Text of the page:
Rythu Bazars were introduced with a view to eliminate the middlemen and arrange facilities for the farmers to sell their produce directly to the consumers at reasonable rates fixed every day. The scheme benefits both the farmers and the consumers. Regulated market yards for fruits and vegetables are functioning only at a few centres. The marketing system for fruits and vegetables is now in the hands of middlemen. Middlemen exist at various levels between the farmers and the consumers and exploit through malpractices in weighing, handling and payments. Large number of small farmers are unable to effectively bargain for better price in the wholesale market. Inefficiencies in the wholesale markets result in a long chain of intermediaries, multiple handling, loss of quality and increase the gap between the producer and consumer prices. Large number of small retailers, each handling small quantities, create high overheads leading to high margin on produces. Also In the absence of adequate facilities for storage and preservation, farmers are forced to make distress sales. At present,market yards are mostly set up by the State Governments. For setting up of agricultural markets, funds are sourced from National Bank for Agriculture and Rural Development (NABARD) through Rural Infrastructure Development Fund (RIDF) and National Cooperative Development Corporation (NCDC). However, infrastructure available to farmers for selling their produce still remains inadequate.Rythu Bazar is thus an initiative to create infrastructure facilities to enable farmers to sell their products directly to retail consumers thereby ensuring that farmers realize better prices and consumers receive fresh vegetables, fruits, etc., at reasonable prices and thus address constraints in agri-marketing infrastructure. Typically, a Rythu Bazar covers 10 to 15 villages and at least 250 farmers including 10 groups (self help groups) who are selected by a team consisting of Mandal Revenue Officers, Horticulture Officers and Agriculture Officers in the villages to operate in the bazars. Joint Collectors of the concerned districts ensure that adequate transport facilities are arranged for transport of goods to Rythu Bazars in consultation with State Road Transport Corporation. In addition, online information of prices and commodities movements is provided on the internet. Outreach and Potential: More than 100 Rythu Bazars are in existence benefitting 4500 farmers and large number of consumers. Rythu Bazars can play a key role in addressing some of above given marketing problems, and there is thus a clear need to facilitate similar marketing infrastructure throughout the country.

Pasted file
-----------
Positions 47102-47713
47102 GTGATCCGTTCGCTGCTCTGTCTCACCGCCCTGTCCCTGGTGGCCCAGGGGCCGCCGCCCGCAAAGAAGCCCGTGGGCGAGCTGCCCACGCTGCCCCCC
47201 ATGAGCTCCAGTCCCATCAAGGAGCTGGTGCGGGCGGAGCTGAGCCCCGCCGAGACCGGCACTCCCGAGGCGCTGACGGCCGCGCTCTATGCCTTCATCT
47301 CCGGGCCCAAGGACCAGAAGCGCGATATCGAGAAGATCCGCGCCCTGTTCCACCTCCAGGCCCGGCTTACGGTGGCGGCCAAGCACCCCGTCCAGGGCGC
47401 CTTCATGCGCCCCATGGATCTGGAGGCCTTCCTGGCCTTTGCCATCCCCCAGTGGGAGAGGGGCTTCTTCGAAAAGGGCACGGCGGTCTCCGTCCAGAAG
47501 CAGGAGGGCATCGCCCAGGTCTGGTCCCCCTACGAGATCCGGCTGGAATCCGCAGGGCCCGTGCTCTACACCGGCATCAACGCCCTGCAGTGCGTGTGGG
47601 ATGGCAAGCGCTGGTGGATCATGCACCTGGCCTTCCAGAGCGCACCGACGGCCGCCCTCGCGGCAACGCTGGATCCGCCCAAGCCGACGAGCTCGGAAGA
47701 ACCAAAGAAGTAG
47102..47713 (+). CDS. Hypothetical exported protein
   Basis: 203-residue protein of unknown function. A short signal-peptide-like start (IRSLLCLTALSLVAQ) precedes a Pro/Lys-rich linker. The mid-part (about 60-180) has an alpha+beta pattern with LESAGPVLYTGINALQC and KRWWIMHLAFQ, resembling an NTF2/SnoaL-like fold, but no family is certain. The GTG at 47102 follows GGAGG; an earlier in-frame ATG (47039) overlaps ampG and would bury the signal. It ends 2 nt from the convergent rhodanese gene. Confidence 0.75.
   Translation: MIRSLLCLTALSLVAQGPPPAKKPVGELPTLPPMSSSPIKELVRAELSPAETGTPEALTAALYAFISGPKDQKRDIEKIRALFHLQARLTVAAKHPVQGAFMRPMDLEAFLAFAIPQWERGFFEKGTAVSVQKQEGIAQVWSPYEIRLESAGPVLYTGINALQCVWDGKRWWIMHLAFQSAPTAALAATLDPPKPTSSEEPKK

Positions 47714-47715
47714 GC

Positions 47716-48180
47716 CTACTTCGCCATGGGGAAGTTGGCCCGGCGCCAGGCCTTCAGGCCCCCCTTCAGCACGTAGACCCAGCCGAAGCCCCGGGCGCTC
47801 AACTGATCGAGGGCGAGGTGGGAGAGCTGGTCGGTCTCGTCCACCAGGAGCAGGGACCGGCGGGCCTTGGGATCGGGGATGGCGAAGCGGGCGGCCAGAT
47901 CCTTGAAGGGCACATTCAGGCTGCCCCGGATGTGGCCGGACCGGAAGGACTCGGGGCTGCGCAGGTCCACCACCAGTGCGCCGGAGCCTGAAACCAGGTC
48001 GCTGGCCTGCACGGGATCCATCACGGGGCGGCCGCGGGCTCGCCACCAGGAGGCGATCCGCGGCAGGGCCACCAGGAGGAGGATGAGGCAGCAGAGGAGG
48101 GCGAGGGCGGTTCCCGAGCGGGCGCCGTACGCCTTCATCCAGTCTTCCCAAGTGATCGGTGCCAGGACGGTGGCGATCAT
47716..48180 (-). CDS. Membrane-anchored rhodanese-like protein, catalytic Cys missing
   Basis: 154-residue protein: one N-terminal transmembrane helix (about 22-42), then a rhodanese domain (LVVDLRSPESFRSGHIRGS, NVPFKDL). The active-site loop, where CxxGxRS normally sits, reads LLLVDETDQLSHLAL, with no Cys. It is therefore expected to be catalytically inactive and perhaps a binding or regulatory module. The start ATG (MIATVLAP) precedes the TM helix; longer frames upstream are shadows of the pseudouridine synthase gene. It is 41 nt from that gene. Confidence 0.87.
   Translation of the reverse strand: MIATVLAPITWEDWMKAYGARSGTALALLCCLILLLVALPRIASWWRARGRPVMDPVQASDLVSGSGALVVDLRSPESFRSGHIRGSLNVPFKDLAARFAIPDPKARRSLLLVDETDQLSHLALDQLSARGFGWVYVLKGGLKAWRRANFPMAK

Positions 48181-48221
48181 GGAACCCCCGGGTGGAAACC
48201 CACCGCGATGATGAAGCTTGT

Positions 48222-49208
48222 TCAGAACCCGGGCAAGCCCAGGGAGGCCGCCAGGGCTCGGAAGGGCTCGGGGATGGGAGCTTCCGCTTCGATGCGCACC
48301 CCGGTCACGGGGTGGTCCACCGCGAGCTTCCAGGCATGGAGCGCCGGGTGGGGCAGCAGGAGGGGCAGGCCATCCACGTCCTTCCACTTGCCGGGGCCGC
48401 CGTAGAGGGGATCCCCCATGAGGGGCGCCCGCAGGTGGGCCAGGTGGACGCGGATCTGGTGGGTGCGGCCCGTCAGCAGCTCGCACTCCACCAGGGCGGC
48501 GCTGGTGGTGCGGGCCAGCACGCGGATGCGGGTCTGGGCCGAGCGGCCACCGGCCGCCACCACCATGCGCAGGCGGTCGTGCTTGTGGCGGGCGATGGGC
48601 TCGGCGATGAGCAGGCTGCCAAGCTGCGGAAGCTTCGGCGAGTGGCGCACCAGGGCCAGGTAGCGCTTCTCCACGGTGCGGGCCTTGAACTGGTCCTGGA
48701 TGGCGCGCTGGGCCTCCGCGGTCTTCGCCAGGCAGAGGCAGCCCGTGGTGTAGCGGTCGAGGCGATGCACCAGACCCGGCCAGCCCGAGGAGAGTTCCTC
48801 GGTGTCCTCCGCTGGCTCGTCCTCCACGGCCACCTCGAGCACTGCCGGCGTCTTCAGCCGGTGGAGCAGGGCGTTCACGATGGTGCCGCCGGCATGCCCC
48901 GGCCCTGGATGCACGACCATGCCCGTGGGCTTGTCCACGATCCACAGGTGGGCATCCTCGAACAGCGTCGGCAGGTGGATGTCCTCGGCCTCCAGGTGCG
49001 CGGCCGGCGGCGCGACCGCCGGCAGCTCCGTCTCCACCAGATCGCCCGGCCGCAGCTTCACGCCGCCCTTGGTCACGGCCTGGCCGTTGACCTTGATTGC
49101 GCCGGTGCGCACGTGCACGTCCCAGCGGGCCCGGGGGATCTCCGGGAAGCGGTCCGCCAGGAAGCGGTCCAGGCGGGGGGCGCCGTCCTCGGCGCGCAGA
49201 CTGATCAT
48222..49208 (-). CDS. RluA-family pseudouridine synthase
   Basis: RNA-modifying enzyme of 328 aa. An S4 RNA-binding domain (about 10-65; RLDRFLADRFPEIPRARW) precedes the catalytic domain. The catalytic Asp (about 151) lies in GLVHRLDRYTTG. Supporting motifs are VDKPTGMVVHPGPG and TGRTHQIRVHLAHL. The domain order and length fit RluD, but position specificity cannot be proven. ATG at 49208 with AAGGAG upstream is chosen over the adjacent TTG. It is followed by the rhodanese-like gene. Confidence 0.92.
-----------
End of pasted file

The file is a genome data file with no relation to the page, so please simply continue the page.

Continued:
If the Rythu Bazars were formed to provide a platform for farmers to sell their produce directly to customers and in the process benefit both the parties, the idea seems to have taken a beating. There are problems galore here as customers fume over high prices, while the farmers are unhappy over the entry of middlemen and poor and inadequate facilities.
“Farmers do not stick to prescribed rates. Parking space is insufficient and unhygienic conditions are making us avoid these markets. Farmers too are quite rude with us,” says a customer, Sekhar.
Five complaints are being registered in each Rythu Bazar pertaining to sanitation, parking and exorbitant prices as farmers too are angry over the fixed prices. Most are not keen on carrying their business, particularly in the absence of proper storage facilities, problems in transporting their stocks and low prices compared to conventional markets.
“I bring the stock in the morning and my endeavour is to see that my goods are disposed of as fast as possible because I cannot sit all day long or take it back,” points out a farmer, Saidulu. Prices at Rythu Bazars are fixed by the authorities based on the wholesale prices in the Bowenpally Agriculture Market.
Margin for ryots
A margin of 20 per cent is ensured for farmers while fixing the prices. All bazars are supposed to follow these prices but those in Saroornagar and Vanasthalipuram follow rates prevailing at the nearby NTR Nagar Market, where prices are relatively higher, revealed Estate officials.
Despite uniform price charts, farmers communicate with their counterparts in other places and follow the highest prices prevailing in other nearby markets. Amid all this, middlemen are having the last laugh making their way into the markets by obtaining fake certificates as farmers. They take advantage of farmers' limitations like staying back in the markets throughout the day.
Agents purchase stocks from farmers at marginal prices and later sell the same at higher prices. “Given their contacts with hotels and restaurant managements, they sell vegetables to them even the next day and make good profits”, explains an official.
There are also over 300 Self-Help Groups and as per rules, their contracts are valid only for one year and cannot be renewed, they continue to conduct their business, depriving a chance for other groups with the help of local politicians.
The Erragadda, Mehdipatnam, Kukatpally, Vanasthalipuram Rythu Bazars attract more visitors, while those at Alwal, Falaknuma and Saroornagar are a poor draw. R.K. Puram and Qutbullapur markets are avoided by customers with few farmers coming there.
“One should not be surprised if they are shut,” shrugs an official.